One of the things that caused me to lose most hair when I started out with QT was resizing windows. It's easy to create a window in QT Creator that the user can resize, but when they make the window bigger, all the contents stay where they were in the top left hand corner. They don't grow with the window.
Just like this:
The first thing to understand, is that by default QT doesn't do anything to the contents when the user resizes a window. If your text edit box was a small area to start with, it will be exactly the same size after the user has resized the containing window, and you'll end up with a small box in the top left hand corner.
And if the user shrinks a window that's large by default, then you may end up with only part of the contents showing.
You overcome this problem by associating a Layout Manager with the container that's getting resized. When you resize a window, this will spring into life, and adjust the position or size of the contents in some (hopefully) sensible way.
If you fire up QT Creator, and edit a .ui file, you'll see a selection of different Layout Managers in the Widget Toolbar. At first glance, you might think all you need to do is pick one of these up, and drop it into the area you want a Layout Manager for.
Sadly, this is completely wrong. I'll come back later to what this actually does, but for the moment just accept that it's the wrong way to do it.
The correct thing to is is to right click on the container you want a Layout Manager for, when you'll see that one of the menu items is "Layout". This sub-menu allows you to associate a Layout Manager with the container, rather than creating a Layout Manager inside the container (more on that later).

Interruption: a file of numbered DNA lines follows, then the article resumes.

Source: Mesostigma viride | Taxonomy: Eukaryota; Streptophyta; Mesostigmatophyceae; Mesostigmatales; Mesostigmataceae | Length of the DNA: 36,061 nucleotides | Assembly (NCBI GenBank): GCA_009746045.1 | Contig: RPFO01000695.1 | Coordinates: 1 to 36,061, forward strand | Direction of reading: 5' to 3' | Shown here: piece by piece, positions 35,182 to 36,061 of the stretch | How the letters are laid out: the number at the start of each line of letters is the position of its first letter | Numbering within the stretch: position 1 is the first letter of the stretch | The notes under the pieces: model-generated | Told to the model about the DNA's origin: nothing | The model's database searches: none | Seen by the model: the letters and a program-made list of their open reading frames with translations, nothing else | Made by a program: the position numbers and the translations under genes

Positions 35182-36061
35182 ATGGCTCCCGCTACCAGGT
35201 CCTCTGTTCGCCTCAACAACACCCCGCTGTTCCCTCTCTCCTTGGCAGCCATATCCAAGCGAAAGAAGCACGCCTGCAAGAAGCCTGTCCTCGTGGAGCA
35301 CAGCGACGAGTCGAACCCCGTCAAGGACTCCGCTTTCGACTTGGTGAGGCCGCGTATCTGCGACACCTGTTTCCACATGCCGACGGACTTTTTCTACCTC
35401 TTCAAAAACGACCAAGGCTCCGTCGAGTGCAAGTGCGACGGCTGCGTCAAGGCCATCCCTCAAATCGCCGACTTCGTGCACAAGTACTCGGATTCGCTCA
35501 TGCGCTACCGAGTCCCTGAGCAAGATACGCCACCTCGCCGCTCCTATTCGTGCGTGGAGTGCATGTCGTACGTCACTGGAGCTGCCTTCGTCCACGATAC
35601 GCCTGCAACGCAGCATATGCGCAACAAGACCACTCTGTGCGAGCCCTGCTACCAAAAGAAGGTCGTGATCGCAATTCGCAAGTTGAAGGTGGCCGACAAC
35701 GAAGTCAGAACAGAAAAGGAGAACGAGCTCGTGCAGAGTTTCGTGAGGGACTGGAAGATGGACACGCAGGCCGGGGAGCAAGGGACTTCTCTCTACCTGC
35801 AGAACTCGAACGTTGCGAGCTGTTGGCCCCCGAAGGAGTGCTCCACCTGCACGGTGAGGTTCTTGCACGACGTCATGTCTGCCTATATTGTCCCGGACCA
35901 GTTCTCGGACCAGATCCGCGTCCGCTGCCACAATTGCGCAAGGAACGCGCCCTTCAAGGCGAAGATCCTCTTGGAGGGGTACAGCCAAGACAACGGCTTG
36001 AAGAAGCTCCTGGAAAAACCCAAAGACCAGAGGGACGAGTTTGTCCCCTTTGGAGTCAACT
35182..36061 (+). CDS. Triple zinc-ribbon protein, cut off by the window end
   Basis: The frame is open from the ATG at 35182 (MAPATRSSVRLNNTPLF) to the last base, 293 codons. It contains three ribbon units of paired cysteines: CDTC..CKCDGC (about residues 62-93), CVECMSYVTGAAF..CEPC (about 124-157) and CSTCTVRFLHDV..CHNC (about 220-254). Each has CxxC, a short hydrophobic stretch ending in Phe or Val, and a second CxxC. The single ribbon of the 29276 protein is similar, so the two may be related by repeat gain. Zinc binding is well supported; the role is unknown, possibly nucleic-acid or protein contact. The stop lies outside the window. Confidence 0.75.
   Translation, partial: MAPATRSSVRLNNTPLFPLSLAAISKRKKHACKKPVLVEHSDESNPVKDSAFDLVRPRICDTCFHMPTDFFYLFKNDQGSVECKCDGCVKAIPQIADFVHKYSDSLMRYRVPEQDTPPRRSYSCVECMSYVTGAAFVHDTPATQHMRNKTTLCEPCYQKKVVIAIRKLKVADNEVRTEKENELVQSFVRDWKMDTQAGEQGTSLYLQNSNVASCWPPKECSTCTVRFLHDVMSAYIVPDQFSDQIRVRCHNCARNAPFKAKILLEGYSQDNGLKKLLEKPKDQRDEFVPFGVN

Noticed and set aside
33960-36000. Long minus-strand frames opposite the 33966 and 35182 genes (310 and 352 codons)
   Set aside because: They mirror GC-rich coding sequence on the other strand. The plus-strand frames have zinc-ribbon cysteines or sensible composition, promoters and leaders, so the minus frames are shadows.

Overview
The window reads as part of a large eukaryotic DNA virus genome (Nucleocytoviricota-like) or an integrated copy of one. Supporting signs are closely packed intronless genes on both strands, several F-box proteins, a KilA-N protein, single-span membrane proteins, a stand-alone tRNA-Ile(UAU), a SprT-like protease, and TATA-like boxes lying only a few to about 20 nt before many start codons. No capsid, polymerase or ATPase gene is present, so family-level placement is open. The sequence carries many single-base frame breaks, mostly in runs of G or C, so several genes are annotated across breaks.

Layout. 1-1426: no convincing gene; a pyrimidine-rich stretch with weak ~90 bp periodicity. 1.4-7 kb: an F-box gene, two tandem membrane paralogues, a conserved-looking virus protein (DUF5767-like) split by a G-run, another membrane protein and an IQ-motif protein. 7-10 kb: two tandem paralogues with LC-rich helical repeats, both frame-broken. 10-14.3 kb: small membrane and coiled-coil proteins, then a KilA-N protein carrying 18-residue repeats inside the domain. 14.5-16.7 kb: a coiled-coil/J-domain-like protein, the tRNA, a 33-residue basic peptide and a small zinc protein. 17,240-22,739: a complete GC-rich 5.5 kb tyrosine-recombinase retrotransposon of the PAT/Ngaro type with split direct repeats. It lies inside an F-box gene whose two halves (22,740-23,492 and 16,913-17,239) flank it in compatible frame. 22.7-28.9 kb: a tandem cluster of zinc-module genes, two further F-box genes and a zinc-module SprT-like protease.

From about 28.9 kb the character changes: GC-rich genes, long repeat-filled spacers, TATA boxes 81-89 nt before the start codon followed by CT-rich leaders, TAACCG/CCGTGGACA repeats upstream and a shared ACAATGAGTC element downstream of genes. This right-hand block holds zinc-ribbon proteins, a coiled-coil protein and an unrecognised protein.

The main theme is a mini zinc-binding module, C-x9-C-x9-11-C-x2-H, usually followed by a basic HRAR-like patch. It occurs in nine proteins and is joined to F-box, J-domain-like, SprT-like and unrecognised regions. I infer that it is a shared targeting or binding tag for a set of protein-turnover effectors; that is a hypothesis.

Unfortunately there's a good chance that if when you try this you'll find that most of the useful stuff in the sub-menu is grayed out. The reason is that QT Creator won't allow you to associate a Layout Manager with a container until it contains something. So in this case insert the Text Edit area into the window frist (don't worry about the size or location) then right click on the containing area to get the menu up again.
Now you can choose a Layout Manager (it doesn't matter which one if you only have one item), and you can immediately see that it's doing its job as the Text Edit will suddenly expand to fill the full window.
And if you compile and run the application, you'll now find that the Text Edit area resizes just like you want it to.
If you drop a Layout Manager from the Widget Toolbar into your window, what you're doing is creating a free standing layout area within the container. It will happily manage and resize its contents if you resize it, but by default this will never happen because there isn't anything that will resize the Layout Manager itself.
The point is that this Layout Manager isn't associated with the window that contains it - it's contained by it, just like any other widget. And so you're back to the original problem.
One solution is to associate a Layout Manager with the containing window, which whill then take responsibility for resizing the original (contained) Layout Manager when the size of the window changes. You've now got two nested Layout Managers.
While at first glance this may not appear very useful, it does allow you to create hybrid layouts like the following one:
The above description confuses windows, and the area inside a window that you can add widgets to, which is called the centralWidget. But that's a topic for another day.
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